IDing remote hosts, without them knowing
Passive Fingerprinting

Lance Spitzner
Last Modified: 27 April, 2000

One of the challenges of network security is learning about the bad guys.  To understand your threats and better protect against them, you have to Know Your Enemy.  Passive Fingerprinting is a method to learn more about the enemy, without them knowing it.  Specifically, you can determine the operating system and other characteristics of the remote host using nothing more then sniffer traces.  Though not 100% accurate, you can get surprisingly good results.

Traditionally, Operating System fingerprinting has been done using active tools, such as queso or nmap.  These tools operate on the principle that every operating system's IP stack has its own idiosyncrasies.  Specifically, each operating system responds differently to a variety of malformed packets.  All one has to do is build a database on how different operating systems respond to different packets.  Then, to determine the operating system of a remote host, send it a variety of malformed packets, determine how it responds, then compare these responses to a database.  Fyodor's nmap is tool of choice when using this methodology.  He has also written a detailed paper on this.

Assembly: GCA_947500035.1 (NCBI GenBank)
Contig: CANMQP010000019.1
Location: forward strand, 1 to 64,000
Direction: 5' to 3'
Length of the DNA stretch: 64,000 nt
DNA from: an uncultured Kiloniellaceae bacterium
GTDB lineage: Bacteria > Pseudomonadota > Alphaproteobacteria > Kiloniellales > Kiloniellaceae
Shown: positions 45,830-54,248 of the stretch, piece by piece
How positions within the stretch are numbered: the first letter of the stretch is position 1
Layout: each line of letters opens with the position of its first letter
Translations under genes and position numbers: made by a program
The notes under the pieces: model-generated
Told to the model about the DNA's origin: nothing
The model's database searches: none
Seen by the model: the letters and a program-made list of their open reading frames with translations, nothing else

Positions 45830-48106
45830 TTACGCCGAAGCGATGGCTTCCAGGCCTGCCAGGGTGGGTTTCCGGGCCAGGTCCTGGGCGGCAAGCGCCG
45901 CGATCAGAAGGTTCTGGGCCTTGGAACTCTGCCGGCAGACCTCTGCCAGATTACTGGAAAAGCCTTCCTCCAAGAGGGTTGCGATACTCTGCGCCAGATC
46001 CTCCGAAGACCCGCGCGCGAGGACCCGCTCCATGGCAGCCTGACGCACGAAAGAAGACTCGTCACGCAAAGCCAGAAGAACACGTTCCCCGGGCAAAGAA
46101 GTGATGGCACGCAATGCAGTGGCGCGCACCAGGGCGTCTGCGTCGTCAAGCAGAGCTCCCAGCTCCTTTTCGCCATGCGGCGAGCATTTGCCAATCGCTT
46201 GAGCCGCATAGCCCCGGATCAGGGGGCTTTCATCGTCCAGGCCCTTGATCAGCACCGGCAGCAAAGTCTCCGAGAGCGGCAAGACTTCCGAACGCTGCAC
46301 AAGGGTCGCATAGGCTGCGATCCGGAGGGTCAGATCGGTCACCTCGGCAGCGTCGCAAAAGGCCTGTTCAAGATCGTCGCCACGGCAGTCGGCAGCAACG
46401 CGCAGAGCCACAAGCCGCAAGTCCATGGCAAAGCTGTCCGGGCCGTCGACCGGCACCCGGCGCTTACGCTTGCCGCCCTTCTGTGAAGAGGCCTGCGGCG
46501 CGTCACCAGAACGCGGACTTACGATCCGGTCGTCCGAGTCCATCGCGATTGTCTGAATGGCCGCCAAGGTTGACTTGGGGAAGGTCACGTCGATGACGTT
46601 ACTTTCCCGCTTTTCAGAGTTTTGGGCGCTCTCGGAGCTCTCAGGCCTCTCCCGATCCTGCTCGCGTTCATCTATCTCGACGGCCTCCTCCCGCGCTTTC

Passive fingerprinting follows the same concept, but is implemented differently.  Passive fingerprinting is based on sniffer traces from the remote system.  Instead of actively querying the remote system, all you need to do is capture packets sent from the remote system.  Based on the sniffer traces of these packets, you can determine the operating system of the remote host.  Just like in active fingerprinting, passive fingerprinting is based on the principle that every operating system's IP stack has its own idiosyncrasies.  By analyzing sniffer traces and identifying these differences,  you may be able determine the operating system of the remote host.